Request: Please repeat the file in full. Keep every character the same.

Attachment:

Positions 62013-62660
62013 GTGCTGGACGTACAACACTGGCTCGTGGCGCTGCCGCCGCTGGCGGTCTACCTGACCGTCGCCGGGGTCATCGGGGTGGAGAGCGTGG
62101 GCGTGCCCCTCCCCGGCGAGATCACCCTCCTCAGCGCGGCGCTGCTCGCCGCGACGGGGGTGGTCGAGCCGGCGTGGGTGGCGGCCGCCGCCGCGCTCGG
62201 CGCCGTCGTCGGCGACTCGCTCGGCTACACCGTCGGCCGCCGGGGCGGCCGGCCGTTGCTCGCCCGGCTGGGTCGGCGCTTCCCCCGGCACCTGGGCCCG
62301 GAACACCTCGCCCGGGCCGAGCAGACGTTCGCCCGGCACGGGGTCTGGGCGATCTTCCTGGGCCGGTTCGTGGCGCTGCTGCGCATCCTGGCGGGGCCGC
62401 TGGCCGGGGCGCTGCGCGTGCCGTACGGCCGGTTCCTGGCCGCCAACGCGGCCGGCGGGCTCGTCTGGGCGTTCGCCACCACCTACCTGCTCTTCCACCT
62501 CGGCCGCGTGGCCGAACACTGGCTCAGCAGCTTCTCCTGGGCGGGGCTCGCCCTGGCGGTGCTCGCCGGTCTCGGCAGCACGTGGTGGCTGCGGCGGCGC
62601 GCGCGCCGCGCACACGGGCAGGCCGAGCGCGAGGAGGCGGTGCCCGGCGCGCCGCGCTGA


Positions 62013-62660
62013 GTGCTGGACGTACAACACTGGCTCGTGGCGCTGCCGCCGCTGGCGGTCTACCTGACCGTCGCCGGGGTCATCGGGGTGGAGAGCGTGG
62101 GCGTGCCCCTCCCCGGCGAGATCACCCTCCTCAGCGCGGCGCTGCTCGCCGCGACGGGGGTGGTCGAGCCGGCGTGGGTGGCGGCCGCCGCCGCGCTCGG
62201 CGCCGTCGTCGGCGACTCGCTCGGCTACACCGTCGGCCGCCGGGGCGGCCGGCCGTTGCTCGCCCGGCTGGGTCGGCGCTTCCCCCGGCACCTGGGCCCG
62301 GAACACCTCGCCCGGGCCGAGCAGACGTTCGCCCGGCACGGGGTCTGGGCGATCTTCCTGGGCCGGTTCGTGGCGCTGCTGCGCATCCTGGCGGGGCCGC
62401 TGGCCGGGGCGCTGCGCGTGCCGTACGGCCGGTTCCTGGCCGCCAACGCGGCCGGCGGGCTCGTCTGGGCGTTCGCCACCACCTACCTGCTCTTCCACCT
62501 CGGCCGCGTGGCCGAACACTGGCTCAGCAGCTTCTCCTGGGCGGGGCTCGCCCTGGCGGTGCTCGCCGGTCTCGGCAGCACGTGGTGGCTGCGGCGGCGC
62601 GCGCGCCGCGCACACGGGCAGGCCGAGCGCGAGGAGGCGGTGCCCGGCGCGCCGCGCTGA